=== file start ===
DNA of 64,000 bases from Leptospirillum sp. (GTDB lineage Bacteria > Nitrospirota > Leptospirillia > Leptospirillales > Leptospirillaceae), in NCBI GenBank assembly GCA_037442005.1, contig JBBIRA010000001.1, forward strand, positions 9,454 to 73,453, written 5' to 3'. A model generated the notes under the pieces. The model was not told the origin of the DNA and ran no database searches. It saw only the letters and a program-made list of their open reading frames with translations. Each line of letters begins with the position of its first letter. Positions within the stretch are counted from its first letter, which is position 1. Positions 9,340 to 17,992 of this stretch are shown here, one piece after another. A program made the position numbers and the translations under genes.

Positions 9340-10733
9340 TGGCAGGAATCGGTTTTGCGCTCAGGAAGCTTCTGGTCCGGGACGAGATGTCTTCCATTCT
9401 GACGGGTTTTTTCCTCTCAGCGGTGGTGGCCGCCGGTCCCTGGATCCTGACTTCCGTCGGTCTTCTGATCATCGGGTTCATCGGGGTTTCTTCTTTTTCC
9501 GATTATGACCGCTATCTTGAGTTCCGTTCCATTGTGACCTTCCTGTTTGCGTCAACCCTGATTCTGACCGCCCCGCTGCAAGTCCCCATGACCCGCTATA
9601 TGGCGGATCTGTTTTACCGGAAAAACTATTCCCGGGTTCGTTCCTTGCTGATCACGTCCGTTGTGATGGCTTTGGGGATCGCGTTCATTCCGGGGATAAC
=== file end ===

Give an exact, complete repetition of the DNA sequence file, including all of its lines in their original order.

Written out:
DNA of 64,000 bases from Leptospirillum sp. (GTDB lineage Bacteria > Nitrospirota > Leptospirillia > Leptospirillales > Leptospirillaceae), in NCBI GenBank assembly GCA_037442005.1, contig JBBIRA010000001.1, forward strand, positions 9,454 to 73,453, written 5' to 3'. A model generated the notes under the pieces. The model was not told the origin of the DNA and ran no database searches. It saw only the letters and a program-made list of their open reading frames with translations. Each line of letters begins with the position of its first letter. Positions within the stretch are counted from its first letter, which is position 1. Positions 9,340 to 17,992 of this stretch are shown here, one piece after another. A program made the position numbers and the translations under genes.

Positions 9340-10733
9340 TGGCAGGAATCGGTTTTGCGCTCAGGAAGCTTCTGGTCCGGGACGAGATGTCTTCCATTCT
9401 GACGGGTTTTTTCCTCTCAGCGGTGGTGGCCGCCGGTCCCTGGATCCTGACTTCCGTCGGTCTTCTGATCATCGGGTTCATCGGGGTTTCTTCTTTTTCC
9501 GATTATGACCGCTATCTTGAGTTCCGTTCCATTGTGACCTTCCTGTTTGCGTCAACCCTGATTCTGACCGCCCCGCTGCAAGTCCCCATGACCCGCTATA
9601 TGGCGGATCTGTTTTACCGGAAAAACTATTCCCGGGTTCGTTCCTTGCTGATCACGTCCGTTGTGATGGCTTTGGGGATCGCGTTCATTCCGGGGATAAC